Many of Poshsha’s lessons promote family and community cohesion in direct opposition to Gorky’s Detstvo which portrayed the disintegration of those units, and Aini and Qahhor’s, which envisioned their integration into Soviet society. For example, the mahalla is exalted in “Oltin baldoq” (The Golden Earring). In “Opamni topib oldim” (I’ve Found My Sister) Poshsha reunites the family with her husband’s daughter from another relationship, despite the perceived shame of the connection. Throughout the work, Poshsha acts as an apologist for men, putting family unity above female well-being. In “Mening Acha xolam” (My Auntie Acha), she advises the local postwoman to stay with her cheating husband, insisting that he is good, and warning that a divorce would make her son a “living orphan” (tirik yetim). Regarded by the narrator as naive optimism rather than something more sinister, Poshsha’s advice to the postwoman is viewed with amusement, and ultimately validated because it is good for the community. Though out of step with early Soviet rhetoric regarding women’s emancipation, the work’s affirmation of familial bonds is consonant with much of its policy. As Kandiyoti points out, the Soviet regime consistently promoted motherhood as a social good among Central Asian women, for whom large families were already viewed positively. As a result, the Soviet age witnessed a paradoxical rise in birthrates alongside education and workforce participation among Central Asian women.By inhabiting the genre’s trope of learning, Hoshimov reflects a patriarchal and nationalist vision that runs counter to Gorky’s work and reshapes those of his Central Asian predecessors.

At the same time, depictions of unorthodox femininity complicate the discussion. In “O‘ris bolaning oyisi” (The Russian Boy’s Mother) we are told the story of Zebi Xola, the adoptive mother to a Russian war orphan. A single woman who lost her husband and son to the war, she is described as manly in body and demeanor: “Zebi хоlаdаn hаyiqmаydigаn bоlа yo‘q edi. Erkаklаrdek bаrvаstа gаvdаli, qоp-qоrа bu хоtinning yo‘g‘оn оvоzi hаm, uzun qirrа burni, ketmоnni yelkasigа tаshlаgаnchа etik kiyib g‘оz yurishi hаm bоshqа аyollаrgа o‘хshаmаs, hаttо qоrаmtir siyrаk mo‘ylоvigаchа bоr edi.” (The wasn’t a child who didn’t fear Zebi Xola. With her strapping body like a man’s, her dark skin, gruff voice, and long sharp nose, walking powerfully in boots with a hoe slung over her shoulder, she was not like other women and even had a sparse black mustache). Her physical attributes, as well as her facility with the dutar, a stringed instrument which is usually played by the narrator’s father, all convey masculinity. In Zebi’s character, Hoshimov harkens back to the formidable maternal figures of Gorky’s more progressive work and provides a counterpoint to the diminutive Poshsha. (Detstvo’s narrator repeatedly comments on his mother’s size and strength, even comparing her to a horse.) But despite Zebi’s masculine qualities, she is still beholden to men––having lost her husband and son to the war, she feels an intense need to adopt a son and regain her familial role.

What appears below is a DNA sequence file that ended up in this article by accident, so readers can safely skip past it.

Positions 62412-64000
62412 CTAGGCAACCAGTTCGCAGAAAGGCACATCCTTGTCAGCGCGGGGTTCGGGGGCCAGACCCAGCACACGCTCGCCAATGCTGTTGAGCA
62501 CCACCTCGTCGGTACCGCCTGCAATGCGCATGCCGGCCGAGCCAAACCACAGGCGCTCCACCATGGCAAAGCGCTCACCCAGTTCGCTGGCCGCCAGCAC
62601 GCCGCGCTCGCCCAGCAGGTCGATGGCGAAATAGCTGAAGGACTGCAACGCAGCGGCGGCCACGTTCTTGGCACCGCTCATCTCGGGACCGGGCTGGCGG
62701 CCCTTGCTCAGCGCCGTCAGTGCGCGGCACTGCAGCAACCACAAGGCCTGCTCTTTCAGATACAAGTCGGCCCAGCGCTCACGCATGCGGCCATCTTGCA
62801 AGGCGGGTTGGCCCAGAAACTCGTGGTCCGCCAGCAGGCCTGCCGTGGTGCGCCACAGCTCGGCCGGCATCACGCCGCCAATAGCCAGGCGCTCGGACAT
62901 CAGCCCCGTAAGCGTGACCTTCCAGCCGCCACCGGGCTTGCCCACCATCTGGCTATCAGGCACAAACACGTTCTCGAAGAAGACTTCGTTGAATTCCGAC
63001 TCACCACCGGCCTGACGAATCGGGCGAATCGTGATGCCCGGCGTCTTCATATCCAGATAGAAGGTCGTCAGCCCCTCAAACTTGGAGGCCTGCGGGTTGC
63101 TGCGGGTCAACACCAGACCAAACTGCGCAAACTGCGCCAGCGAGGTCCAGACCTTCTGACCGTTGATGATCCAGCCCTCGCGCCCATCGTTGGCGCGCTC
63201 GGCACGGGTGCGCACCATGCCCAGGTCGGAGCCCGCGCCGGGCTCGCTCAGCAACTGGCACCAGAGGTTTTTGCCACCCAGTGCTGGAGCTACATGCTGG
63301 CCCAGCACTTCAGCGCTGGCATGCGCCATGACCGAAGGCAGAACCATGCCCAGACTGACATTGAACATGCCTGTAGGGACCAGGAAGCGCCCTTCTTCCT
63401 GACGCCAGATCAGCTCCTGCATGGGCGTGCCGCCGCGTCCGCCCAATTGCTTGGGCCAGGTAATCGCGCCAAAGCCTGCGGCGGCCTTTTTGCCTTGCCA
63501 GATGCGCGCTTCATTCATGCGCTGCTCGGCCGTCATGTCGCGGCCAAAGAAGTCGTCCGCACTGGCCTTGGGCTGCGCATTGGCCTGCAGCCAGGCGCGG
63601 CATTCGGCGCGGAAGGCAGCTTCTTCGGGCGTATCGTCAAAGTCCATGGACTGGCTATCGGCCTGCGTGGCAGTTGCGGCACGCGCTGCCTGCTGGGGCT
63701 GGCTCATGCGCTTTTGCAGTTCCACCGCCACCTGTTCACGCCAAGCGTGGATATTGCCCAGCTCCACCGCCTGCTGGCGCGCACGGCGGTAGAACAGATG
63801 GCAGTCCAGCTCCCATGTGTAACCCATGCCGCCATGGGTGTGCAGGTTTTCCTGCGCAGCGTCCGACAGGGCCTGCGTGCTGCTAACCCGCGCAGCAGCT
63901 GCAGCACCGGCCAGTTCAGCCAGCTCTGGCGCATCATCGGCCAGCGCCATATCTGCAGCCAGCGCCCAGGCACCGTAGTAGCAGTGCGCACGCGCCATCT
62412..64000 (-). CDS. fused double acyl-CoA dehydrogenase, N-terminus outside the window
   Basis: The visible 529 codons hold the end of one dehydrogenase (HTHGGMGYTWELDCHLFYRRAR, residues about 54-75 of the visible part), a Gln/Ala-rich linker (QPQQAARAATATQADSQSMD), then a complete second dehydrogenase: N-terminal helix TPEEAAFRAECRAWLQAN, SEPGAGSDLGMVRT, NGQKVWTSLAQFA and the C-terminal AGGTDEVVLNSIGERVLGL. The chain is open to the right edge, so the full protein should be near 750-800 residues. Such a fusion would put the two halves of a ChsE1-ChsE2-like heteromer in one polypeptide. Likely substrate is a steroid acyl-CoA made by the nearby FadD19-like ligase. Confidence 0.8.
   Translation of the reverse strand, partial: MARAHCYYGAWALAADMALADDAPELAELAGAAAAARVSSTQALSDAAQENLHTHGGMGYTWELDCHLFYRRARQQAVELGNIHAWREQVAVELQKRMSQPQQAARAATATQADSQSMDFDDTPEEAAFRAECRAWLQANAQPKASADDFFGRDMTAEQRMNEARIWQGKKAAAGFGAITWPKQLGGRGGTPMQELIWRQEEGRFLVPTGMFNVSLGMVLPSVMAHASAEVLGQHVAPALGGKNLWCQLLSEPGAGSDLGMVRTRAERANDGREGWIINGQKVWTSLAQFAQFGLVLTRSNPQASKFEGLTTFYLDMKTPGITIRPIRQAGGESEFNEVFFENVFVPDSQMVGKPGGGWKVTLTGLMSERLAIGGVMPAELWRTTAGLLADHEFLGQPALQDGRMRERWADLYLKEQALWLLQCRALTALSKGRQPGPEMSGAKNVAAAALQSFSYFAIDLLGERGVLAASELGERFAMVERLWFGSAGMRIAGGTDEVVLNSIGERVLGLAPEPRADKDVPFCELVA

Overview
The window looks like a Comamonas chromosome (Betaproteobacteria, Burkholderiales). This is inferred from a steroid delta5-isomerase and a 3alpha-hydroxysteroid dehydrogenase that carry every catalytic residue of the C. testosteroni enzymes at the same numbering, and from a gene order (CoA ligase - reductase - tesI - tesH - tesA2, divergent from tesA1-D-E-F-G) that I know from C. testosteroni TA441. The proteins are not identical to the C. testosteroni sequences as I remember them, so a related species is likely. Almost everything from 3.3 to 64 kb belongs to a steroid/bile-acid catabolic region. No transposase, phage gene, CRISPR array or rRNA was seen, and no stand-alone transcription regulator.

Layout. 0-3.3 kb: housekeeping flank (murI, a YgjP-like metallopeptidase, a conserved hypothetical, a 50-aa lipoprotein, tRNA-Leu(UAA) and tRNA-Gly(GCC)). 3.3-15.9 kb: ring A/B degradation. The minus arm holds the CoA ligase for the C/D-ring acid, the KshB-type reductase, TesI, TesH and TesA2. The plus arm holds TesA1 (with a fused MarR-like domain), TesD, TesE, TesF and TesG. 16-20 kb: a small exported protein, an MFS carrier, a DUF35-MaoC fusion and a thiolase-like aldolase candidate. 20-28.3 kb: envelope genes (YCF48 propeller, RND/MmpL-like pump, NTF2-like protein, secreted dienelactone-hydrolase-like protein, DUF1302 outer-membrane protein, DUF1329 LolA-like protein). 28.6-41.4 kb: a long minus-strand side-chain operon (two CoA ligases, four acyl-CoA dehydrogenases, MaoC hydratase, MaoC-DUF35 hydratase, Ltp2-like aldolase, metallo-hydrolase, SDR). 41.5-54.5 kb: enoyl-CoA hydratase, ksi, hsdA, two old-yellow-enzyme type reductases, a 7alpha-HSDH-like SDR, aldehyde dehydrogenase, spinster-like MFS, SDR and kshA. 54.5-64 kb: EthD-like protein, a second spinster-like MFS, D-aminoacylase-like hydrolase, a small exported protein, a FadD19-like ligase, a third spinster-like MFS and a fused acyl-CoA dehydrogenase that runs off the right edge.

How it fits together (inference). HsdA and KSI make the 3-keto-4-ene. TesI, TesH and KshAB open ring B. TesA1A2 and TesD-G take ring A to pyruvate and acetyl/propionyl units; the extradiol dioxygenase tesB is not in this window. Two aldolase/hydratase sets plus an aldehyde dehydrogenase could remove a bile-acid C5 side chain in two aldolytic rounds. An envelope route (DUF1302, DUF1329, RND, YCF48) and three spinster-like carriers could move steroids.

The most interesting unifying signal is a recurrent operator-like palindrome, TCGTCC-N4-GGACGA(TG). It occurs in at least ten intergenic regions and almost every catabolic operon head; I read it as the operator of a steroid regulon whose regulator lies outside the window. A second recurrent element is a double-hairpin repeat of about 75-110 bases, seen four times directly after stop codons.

And there is another more generally paradoxical aspect of Hoshimov’s portrayal of mothers. Despite the work’s patriarchal vision, it is deeply attentive to women’s experiences, not eliding or polishing them, as Aini and Qahhor’s memoirs of childhood are wont to do. Poshsha is deified, but not varnished, and the depiction of a mother’s life is damning. The work condemns her suffering, while approving of her martyrdom, indicting the system that created the suffering, but insisting on women’s subjugation. Hence the unsettling ending to “Qanoat” (Patience), in which the narrator experiences contradictory feelings of pride and sadness upon overhearing his mother lie to a nosy neighbor about a beating from her husband. Perhaps, as scholars have explored, the seeming regression of women’s rights after Central Asian independence is a simple reframing and continuation of the Soviet status quo. Nonetheless, as hypocritical Soviet rhetoric of women’s equality is sheared away in Dunyoning ishlari, womens’ experiences come through with greater potency. This marks a difference from the works by Aini and Qahhor, more accommodative to Soviet power, in which the plight of women is not viscerally depicted or felt, and a return to more trenchant portrayals of women’s suffering in Detstvo––its grizzly scenes of domestic violence and childbirth. Dunyoning ishlari enacts many small rebellions against Gorky’s model and all it signifies, but this radicality reestablishes a connection with Detstvo. Simultaneously, the work’s quietly revolutionary nature marks the Central Asian genre’s definitive parting from Russian and Soviet culture.